It's pretty obvious that the Carolina Panthers needed to make some changes in the tight end room this offseason after a very disappointing product in 2020. The team signed Dan Arnold in free agency but also lost Chris Manhertz to the Jacksonville Jaguars - a guy who Matt Rhule called the best blocking tight end in the NFL.
So, how do the Panthers go about replacing Manhertz? Well, they did so by using a 3rd round pick (89th overall) on Notre Dame's Tommy Tremble. The moment you flick on Tremble's tape, you get carried away with watching him plow people over and throw people around as a blocker. He can lineup at tight end and fullback which gives the Panthers flexibility after also losing Alex Armah to the New Orleans Saints.
To get an in-depth scout of the newest Panther tight end, I caught up with Bryan Driskell of Irish Breakdown on Sports Illustrated to provide some insight.
When you look at Tommy Tremble and his NFL projection you have to look at what he is right now and what he can be.
WHAT HE IS
Tremble is an athletic player who made a name for himself as a versatile and ferocious blocker. Despite being just a touch over 240 pounds, Tremble was just as effective blocking on the edge as he was in a wing alignment, in the slot, or as a fullback. He explodes off the ball, shows excellent punch and lower body power, and Tremble does a great job working his legs through contact.
His athleticism aids in his ability to dominate as a blocker. Tremble consistently wins off the line, he’s effective getting to the second level and to the perimeter, and he can work to overtake defenders on outside runs. Just a junior, Tremble still needs to improve blocking angles, at least from a consistency standpoint.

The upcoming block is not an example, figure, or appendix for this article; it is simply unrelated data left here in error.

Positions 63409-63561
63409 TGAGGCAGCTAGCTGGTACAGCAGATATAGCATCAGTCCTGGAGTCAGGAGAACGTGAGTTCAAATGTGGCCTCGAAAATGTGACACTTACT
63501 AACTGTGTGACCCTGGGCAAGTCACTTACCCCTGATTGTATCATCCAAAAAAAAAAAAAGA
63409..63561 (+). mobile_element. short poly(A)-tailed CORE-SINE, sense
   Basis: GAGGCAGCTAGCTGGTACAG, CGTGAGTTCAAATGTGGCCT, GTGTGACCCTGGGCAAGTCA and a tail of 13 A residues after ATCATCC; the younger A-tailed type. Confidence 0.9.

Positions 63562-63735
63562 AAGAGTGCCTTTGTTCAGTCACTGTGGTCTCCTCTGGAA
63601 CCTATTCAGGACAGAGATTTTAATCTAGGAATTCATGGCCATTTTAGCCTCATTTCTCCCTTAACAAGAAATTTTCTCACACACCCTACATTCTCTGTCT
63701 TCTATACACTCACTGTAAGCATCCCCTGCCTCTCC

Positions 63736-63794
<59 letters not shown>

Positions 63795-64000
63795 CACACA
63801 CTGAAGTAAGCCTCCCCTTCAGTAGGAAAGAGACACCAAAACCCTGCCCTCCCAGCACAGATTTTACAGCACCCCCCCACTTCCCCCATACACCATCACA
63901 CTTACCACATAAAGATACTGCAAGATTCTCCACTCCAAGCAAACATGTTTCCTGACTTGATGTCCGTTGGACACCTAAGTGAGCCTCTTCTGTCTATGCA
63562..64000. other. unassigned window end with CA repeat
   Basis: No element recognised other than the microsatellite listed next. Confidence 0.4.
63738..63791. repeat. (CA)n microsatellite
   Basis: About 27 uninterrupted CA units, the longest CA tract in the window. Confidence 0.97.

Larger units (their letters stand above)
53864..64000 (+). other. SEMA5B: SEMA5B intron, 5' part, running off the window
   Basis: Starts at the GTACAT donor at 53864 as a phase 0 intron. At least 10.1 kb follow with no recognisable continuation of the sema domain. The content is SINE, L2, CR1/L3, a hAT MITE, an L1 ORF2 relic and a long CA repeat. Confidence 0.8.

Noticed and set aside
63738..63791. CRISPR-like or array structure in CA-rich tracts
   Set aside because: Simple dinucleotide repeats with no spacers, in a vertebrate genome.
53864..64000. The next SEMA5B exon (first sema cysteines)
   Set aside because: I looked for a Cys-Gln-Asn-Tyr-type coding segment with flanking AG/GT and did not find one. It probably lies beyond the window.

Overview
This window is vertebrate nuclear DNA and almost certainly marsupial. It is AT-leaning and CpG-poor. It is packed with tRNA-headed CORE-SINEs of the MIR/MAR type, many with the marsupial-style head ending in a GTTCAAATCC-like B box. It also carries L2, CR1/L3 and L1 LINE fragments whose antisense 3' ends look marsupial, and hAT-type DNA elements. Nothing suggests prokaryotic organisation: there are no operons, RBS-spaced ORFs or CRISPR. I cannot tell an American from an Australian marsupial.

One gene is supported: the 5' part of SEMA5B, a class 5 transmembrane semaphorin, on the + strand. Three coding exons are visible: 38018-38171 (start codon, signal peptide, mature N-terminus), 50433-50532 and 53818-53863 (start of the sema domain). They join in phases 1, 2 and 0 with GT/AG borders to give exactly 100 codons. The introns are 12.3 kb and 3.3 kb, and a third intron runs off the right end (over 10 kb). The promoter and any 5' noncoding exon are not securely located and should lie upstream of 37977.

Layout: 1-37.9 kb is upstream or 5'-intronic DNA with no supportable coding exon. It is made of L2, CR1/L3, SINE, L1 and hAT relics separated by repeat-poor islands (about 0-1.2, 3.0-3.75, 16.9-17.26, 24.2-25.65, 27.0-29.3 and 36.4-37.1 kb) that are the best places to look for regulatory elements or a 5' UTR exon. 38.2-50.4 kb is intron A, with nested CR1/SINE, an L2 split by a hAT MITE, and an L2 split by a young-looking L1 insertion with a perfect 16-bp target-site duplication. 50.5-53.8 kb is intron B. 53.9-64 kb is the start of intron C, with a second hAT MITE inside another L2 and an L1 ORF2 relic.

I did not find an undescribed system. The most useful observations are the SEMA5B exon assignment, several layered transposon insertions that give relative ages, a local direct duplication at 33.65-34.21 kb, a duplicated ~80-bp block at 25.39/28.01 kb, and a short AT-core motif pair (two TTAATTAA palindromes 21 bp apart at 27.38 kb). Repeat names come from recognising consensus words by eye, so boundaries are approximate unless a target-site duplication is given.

Tremble ran a 4.59 at the Notre Dame Pro Day, but reports coming out of Notre Dame is that he has tested even better than that in the past. His athleticism makes him very intriguing, but he wasn’t able to use it much in the pass game.
He performed well early in 2019 when Cole Kmet was out, but Tremble is a work in progress in the passing game. His route technique isn’t sharp and he must improve his decision-making out of breaks. Tremble shows good ball skills at times, but he will lose focus and catch easy throws.
WHAT HE CAN BE
Tremble has a lot more potential in the passing game than he showed at Notre Dame. He missed all but one game of his senior season and redshirted as a true freshman. This past season he caught eight passes for 104 yards in the first two games but all but disappeared after that. It was more about him just not being designed as part of the pass game, and Tremble’s route percentage dropped over 10% (48% to 37%) in 2020 from where it was in 2019.
The Panthers have basically two options with Tremble. Option one is to simply take advantage of what he does well and use him primarily as a blocker. Option two is to put in overtime to improve his route technique and focus in order to allow him to use his speed, foot quickness, and above-average ball skills more effectively in the passing game.
If Tremble’s pass game production matches his athletic skills he could end up being a steal.
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